Toe Protection Class 30? Class 50? Class 75?

The question came up here in the showroom the other day… a customer had an ANSI Class 30 boot and another that was an ASTM class 75. What’s the difference?

I have to admit that, in spite of having written “The Basics of Foot Protection” (Go here and click on the appropriate “Available Downloads” link to download it), I had no answer to give so I got on Google and started to look for the answer. Here’s what I found out:

The ANSI Z41, which is what the Class 30 mentioned in the title belongs to, has been replaced by the ASTM F 2412-05 and ASTM F 2413-05 Specification for Performance Requirements for Protective Footwear.

Under these new standards, are two tests and two ratings. Let’s break it down a bit…

  • “I” stands for impact resistance which measures the resistance to falling objects.
  • “C” stands for compression resistance which measure the resistance to compression such as a forklift rolling over the toe.

For each of these two there are two levels of protection available:

  • 75
  • 50

This gives us 4 difference levels of protection:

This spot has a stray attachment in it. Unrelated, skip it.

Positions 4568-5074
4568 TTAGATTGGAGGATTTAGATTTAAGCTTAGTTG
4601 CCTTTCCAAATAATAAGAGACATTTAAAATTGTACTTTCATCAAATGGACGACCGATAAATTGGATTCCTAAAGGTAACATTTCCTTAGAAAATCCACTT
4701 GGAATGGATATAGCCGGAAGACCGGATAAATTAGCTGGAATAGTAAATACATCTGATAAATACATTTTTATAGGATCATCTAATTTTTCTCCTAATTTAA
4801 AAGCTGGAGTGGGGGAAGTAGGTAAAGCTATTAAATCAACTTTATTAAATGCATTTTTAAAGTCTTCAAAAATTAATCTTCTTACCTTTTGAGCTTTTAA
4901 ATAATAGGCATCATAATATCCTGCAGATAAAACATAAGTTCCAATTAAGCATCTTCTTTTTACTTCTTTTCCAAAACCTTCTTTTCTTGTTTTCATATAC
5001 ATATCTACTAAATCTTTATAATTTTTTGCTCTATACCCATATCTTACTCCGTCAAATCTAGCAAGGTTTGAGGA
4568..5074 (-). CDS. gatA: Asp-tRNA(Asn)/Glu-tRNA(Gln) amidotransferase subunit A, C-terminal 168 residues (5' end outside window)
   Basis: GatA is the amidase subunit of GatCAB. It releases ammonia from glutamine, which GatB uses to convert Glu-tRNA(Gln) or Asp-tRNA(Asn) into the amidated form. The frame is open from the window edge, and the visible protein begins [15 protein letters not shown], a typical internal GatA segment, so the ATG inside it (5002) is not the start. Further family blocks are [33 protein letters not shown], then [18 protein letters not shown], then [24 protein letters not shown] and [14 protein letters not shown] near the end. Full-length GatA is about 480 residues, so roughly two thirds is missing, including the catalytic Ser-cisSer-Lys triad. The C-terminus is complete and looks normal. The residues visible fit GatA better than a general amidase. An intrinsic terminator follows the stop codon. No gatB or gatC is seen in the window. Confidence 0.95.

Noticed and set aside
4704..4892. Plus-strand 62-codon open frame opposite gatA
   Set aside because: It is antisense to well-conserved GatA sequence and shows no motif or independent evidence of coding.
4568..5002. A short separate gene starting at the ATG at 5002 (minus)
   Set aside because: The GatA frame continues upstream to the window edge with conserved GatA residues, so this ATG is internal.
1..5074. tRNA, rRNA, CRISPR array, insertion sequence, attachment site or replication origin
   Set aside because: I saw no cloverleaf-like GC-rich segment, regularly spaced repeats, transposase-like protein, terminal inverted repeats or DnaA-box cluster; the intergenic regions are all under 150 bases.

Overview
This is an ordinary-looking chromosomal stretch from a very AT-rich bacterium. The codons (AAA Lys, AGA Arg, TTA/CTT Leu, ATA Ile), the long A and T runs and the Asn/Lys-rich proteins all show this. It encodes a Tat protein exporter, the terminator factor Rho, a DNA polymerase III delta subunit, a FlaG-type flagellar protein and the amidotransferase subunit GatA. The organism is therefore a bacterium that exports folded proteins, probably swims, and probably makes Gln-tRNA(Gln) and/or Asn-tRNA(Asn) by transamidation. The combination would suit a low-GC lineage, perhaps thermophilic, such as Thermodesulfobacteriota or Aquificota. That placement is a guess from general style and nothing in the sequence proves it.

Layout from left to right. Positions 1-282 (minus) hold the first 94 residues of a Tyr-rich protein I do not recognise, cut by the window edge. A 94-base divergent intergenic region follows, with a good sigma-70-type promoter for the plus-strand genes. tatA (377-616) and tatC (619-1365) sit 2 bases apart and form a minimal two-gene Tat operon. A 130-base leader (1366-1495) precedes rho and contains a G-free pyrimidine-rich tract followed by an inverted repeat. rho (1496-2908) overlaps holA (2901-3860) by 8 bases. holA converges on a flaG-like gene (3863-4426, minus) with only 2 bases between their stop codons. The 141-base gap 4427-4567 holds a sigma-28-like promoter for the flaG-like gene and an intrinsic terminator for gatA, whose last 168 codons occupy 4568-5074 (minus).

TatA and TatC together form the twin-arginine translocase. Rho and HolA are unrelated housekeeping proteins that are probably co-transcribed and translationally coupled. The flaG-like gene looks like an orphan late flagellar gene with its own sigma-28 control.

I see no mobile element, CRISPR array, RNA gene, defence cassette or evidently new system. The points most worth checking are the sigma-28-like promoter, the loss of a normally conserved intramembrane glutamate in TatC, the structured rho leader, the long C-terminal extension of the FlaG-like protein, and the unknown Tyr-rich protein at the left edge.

1. I/50 would designate a toe protection that had passed the test of having 50 lbs dropped from 18″ in height onto the toe resulting in a dent (or sag) of 0.5″ or less.
  2. I/75 would designate a toe protection that had passed the test of having 75 lbs dropped from 18″ in height onto the toe resulting in a dent (or sag) of 0.5″ or less.
  3. C/50 would designate a toe protection that had passed the test of having 1750 lbs rolled over the toe resulting in a dent (or sag) of 0.5″ or less.
  4. C/75 would designate a toe protection that had passed the test of having 2500 lbs rolled over the toe resulting in a dent (or sag) of 0.5″ or less.

Additional markings that may appear under the ASTM standard include:

M – This is a measure of the metatarsal protection available on the boot/shoe. This is measured as “I” (Impact) with the same levels (50 and 75) as the toe protection.

EH – This measures the Electrical Hazard. Boots or shoes with the “EH” marking must be able to withstand 14,000 volts at 60 Hz for 1 minute with no current flow over 3.0 milliamperes.

For more information on foot protection issues and standards, download “The Basics of Foot Protection